Thursday, 24 August 2017

Milling About

Trevélez from the dirt track
Today's wanderings were more hiking than walking: "más senderismo que caminar", you might say. In the apartment is a pamphlet showing a map of the town of Trevélez. It is not to scale, it might even be accused of being topographical. A path is shown leading out of the town, sort of eastward, to one Molino Altero - which might or might not mean Pile Mill as in piles of money. Off I set, believing, as all ex-airmen ought, in the map.

The way started as a fairly wide concreted camino rural sin numèro (Un-numbered country road, there are lots of those in Spain).  The sign-post warned of the Junta de Andalucia's contribution to its upkeep, so I wasn't expecting much. A sign placed by the local council suggested a speed limit of 30 Kph and was recommending the route to cows or warning of their presence: one of the two.

After about a kilometre it became a dirt track, which remained fairly wide  Whilst it remained so wide I passed a few horses and fields and fields of market gardening. As the track narrowed, the trees closed in. Races burbled down the hill, but still no sign of a Molino, of Piles or otherwise. One could imagine a trail of breadcrumbs or the flash of a red hood between the green trees.
One of the many streams

So beautiful, so peaceful, with the sound of the bells around the goats' necks counterpointing the water rushing down the hillside. Eventually I saw a signpost, which indicated that I was travelling in the right direction. A source of some amazement, I confess. At this point the track become a narrow, rocky path, like something the smugglers in Moonfleet might have used. Often the streams and rills crossed the path making the rocks slippery or indeed covering them completely. I kept going until I had travelled about four kilometres. The track became wetter and wetter and ever more narrow. It did not peter out, but the woodland became more dense. I turned back. On the way back, I came across one contender for the title Molino Altero, it didn't look close enough to the river or one of the many streams. No, it didn't have sails, either.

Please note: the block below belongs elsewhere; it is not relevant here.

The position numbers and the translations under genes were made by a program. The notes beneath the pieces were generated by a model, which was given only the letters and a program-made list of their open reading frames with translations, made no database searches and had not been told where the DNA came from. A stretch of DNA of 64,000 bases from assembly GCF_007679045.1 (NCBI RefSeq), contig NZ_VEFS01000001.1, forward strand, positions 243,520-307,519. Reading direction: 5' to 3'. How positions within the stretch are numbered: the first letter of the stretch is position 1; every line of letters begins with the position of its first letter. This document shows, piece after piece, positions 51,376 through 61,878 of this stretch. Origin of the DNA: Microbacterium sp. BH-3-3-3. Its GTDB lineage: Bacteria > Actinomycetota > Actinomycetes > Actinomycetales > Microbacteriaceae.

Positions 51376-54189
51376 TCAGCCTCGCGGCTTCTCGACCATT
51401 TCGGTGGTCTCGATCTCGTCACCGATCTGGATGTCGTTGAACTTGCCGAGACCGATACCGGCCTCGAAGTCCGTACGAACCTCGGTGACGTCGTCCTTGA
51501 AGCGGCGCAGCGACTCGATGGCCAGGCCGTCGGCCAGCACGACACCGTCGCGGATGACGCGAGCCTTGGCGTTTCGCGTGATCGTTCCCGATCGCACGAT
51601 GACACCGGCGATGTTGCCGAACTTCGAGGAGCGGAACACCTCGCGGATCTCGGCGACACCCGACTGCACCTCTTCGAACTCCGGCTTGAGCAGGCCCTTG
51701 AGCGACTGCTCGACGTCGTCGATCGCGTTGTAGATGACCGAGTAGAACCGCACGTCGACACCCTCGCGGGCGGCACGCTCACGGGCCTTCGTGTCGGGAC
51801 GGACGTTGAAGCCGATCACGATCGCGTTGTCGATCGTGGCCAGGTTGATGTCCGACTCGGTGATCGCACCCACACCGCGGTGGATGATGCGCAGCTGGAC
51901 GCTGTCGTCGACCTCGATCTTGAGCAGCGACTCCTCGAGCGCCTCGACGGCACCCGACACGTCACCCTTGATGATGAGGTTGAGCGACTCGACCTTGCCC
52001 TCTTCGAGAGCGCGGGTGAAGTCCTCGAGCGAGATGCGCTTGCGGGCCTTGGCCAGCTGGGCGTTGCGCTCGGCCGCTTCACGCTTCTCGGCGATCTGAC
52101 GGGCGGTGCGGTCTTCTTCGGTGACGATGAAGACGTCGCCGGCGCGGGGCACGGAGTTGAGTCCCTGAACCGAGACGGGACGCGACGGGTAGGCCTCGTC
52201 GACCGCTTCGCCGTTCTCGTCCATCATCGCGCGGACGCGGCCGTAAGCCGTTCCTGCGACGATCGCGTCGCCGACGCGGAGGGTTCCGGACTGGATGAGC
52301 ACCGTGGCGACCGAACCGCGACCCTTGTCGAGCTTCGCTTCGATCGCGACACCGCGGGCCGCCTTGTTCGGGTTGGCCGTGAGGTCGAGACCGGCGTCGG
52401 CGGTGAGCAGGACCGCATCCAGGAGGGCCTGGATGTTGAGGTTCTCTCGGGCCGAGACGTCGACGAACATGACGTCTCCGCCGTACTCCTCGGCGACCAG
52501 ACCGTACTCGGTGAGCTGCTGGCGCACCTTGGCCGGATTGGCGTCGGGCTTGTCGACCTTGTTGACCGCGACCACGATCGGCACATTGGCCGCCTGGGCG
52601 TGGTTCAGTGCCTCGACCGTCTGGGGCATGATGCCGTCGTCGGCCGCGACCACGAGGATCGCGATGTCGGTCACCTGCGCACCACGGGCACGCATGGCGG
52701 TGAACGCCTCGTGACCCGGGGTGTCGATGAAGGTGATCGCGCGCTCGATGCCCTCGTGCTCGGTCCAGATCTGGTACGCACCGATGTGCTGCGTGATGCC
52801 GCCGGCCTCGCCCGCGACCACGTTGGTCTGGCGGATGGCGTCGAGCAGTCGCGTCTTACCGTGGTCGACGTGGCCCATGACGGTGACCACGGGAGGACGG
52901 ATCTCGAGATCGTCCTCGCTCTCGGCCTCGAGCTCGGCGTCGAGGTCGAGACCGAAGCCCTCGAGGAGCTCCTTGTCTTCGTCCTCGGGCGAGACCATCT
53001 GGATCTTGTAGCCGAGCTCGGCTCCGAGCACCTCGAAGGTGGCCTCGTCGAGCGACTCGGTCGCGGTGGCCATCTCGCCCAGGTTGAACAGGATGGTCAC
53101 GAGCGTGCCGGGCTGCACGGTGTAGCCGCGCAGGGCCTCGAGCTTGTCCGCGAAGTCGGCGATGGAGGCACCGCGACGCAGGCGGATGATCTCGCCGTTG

Molino Altero??










I made my way back to the signpost, and followed the arrows in reverse. This was not the way I had come. There were some tremendous views over ths true valley and the lower quarter of town. Being afraid of heights and prone to feeling dizzy I felt quite brave taking the photos, it's true. On this winding narrow path tacking round the contours I met the only other person out walking. A bandy-legged fellow of about 60, accompanied by 3 short-legged and vociferous dogs. He had an old flip-top motorola glued to his ear, but apart from that he could have been a goat-herd on his way down to have Franco's greatest innovation for his lunch: Menú de Dia.





Eventually I made it back to civilisation. I hadn't reached my goal, but so what? It was a beautiful walk on a beautiful day. It doesn't come much better than that.

Civilisation

No comments: